The Longcut by Emily Hall (Dalkey Archive Press): “The narrator of The Longcut is an artist who doesn’t know what her art is. As she gets lost on her way to a meeting in an art gallery, walking around in circles in a city she knows perfectly well, she finds herself endlessly sidetracked and distracted by the question of what her work is and how she’ll know it when she sees it.”
New on the TBR
I’ve acquired so many new books since I last sent a newsletter! Here is a very small sampling of them:
Happy Stories, Mostly by Norman Erikson Pasaribu, translated by Tiffany Tsao (Tilted Axis Press, 2022): I bought this book and the next because it was longlisted for the Booker International Prize. “Playful, shape-shifting and emotionally charged, Happy Stories, Mostly is a collection of twelve stories that queer the norm.”
Tomb of Sand by Geetanjali Shree, translated by Daisy Rockwell (Tilted Axis Press, 2022): This one went on to be shortlisted for the Booker International Prize. “In northern India, an eighty-year-old woman slips into a deep depression at the death of her husband, then resurfaces to gain a new lease on life.”
Not to Read by Alejandro Zambra, translated by Meghan McDowell (Fitzcarraldo Editions, 2018): Fitzcarraldo nonfiction is the absolute best! “In Not to Read, Alejandro Zambra outlines his own particular theory of reading that also offers a kind of blurry self-portrait, or literary autobiography.”
Another Love Discourse by Edie Meidav (Terra Nova Press, 2022): A book about obsession with Roland Barthes! “Caught in the cross-currents of a fraught divorce and a new love, the death of her mother, and a global pandemic, a writer plunges into an obsession with the work of 1960s French philosopher Roland Barthes.”
Plans for Sentences by Renee Gladman (Wave Books, 2022): Gladman does such interesting work! “Gladman's book blurs the distinctions between text and image, recognizing that drawing can be a form of writing, and vice versa: a generative act in which the two practices not only inform each other but propel each other into futures.”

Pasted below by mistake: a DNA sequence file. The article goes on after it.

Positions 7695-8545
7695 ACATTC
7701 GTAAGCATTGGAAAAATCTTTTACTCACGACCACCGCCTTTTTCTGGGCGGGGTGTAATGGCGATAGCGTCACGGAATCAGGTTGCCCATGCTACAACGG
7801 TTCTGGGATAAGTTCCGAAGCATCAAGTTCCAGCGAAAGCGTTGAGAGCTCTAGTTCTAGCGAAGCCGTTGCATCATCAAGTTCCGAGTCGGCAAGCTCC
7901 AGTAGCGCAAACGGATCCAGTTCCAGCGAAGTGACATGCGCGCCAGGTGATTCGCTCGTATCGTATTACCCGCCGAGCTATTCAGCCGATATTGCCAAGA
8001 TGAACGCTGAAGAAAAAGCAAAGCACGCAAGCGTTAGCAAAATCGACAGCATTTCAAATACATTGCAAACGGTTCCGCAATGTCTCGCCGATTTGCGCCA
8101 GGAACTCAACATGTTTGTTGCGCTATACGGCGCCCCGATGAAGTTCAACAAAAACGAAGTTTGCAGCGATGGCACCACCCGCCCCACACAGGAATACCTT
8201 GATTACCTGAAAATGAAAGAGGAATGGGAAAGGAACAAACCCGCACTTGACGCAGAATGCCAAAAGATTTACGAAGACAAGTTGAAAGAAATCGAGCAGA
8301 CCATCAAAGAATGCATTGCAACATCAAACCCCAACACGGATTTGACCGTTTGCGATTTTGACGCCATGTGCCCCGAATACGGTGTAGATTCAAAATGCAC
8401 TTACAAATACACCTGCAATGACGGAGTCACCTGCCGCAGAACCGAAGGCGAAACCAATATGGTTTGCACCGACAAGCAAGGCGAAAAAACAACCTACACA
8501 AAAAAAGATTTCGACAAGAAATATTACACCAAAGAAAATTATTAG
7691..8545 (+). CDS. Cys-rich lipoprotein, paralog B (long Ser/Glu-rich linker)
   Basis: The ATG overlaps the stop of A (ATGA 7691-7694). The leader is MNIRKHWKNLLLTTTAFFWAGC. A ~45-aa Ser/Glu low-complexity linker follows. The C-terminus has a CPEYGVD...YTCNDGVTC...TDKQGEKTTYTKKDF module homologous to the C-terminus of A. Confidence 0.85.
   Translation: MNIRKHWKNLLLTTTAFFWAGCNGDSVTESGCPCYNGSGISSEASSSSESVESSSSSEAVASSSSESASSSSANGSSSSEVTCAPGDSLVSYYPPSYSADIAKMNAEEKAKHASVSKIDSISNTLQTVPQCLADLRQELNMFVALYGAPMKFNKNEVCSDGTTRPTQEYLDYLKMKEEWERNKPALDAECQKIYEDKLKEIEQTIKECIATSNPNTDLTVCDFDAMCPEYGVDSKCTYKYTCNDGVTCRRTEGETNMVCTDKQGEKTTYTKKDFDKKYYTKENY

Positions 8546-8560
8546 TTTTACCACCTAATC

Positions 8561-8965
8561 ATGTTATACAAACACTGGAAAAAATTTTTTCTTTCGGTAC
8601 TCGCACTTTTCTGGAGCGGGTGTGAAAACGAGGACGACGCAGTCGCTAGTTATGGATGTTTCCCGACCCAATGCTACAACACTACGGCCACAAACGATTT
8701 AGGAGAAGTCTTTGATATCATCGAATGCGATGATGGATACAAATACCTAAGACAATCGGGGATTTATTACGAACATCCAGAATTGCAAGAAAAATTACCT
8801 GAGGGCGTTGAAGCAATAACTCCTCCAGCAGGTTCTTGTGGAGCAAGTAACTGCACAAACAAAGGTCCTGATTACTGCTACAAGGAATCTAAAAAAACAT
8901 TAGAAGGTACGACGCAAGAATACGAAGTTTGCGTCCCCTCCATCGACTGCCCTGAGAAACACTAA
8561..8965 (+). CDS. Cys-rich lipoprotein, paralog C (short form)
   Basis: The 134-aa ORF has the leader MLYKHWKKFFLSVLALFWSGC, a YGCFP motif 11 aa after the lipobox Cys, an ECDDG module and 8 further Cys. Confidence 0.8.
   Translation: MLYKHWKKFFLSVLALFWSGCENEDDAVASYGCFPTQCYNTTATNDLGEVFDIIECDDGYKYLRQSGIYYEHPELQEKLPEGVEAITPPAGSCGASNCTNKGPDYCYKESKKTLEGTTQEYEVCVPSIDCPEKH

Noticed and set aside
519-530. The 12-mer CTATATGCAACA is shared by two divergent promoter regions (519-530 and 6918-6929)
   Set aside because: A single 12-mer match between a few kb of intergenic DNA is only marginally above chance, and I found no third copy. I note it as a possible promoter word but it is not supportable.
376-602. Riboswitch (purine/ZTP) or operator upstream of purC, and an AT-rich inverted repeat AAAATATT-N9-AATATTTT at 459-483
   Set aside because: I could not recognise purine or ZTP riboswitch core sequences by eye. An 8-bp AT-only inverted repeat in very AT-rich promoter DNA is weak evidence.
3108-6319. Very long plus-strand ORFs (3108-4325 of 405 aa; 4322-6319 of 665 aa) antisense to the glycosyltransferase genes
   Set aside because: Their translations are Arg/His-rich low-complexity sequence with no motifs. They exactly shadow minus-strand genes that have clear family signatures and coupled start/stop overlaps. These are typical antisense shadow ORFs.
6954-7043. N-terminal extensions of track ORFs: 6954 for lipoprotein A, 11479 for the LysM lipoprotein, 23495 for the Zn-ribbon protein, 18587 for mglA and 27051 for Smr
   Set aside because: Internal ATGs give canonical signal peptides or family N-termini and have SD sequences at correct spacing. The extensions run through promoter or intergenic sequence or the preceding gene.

The Unwritten Book: An Investigation by Samantha Hunt (Farrar, Straus and Giroux, 2022): “A genre-bending work of nonfiction, Samantha Hunt's The Unwritten Book explores ghosts, ghost stories, and haunting, in the broadest sense of each.”
The Invisible Kingdom: Reimagining Chronic Illness by Meghan O’Rourke (Riverhead Books, 2022): “Meghan O'Rourke delivers a revelatory investigation into this elusive category of ‘invisible’ illness that encompasses autoimmune diseases, post-treatment Lyme disease syndrome, and now long COVID, synthesizing the personal and the universal to help all of us through this new frontier.”
Green Girl by Kate Zambreno (Harper Perennial, 2014; originally published in 2011): If you know me, you know Zambreno is a favorite. I’m rereading this as part of a slow rereading of all her books.
Free Love by Tessa Hadley (Harper, 2022): My current audiobook. I listened to Hadley’s novel Late in the Day and loved it, so I was ready for another one. Her books are perfect for audio, I think: character-driven, with a plot but not one that’s too complex, good writing but not the kind that’s hard to follow while listening.
Between Friends: The Correspondence of Hannah Arendt and Mary McCarthy, 1949-1975 (Harcourt Brace, 1995): I’m reading this collection of letters slowly, maybe one or two a day and loving it. Arendt and McCarthy write about philosophy and literature and also gossip and relationships and mundane life. It’s great.
The Love Songs of W.E.B. Du Bois by Honorée Fanonne Jeffers (Harper Perennial, 2022): I’m reading this a part of a group read on Twitter. We’re reading it very slowly, aiming to finish up in June.
The Cormac Report
Based on Cormac’s reaction to Witches of Brooklyn and Witches of Brooklyn: What the Hex?!, graphic novels by Sophie Escabasse, I can highly recommend them! Rick came across the books somewhere online, probably on Twitter, and bought them on impulse, and Cormac devoured them. It looks like the third one comes out this September, and we will snatch it up.
As I plan for our trip to Rome, I’ve been thinking about what books I will bring, and also what books we will bring for Cormac. This is a problem! He likes to read around in this and that, which requires a big stack to choose from. And he loves graphic novels, which are bulky but quick to read. He doesn’t have any kind of e-reader. We will buy books on our travels, but that requires bringing the new books home. He’s just going to have to make some tough choices. As will I.
Have a good week everyone!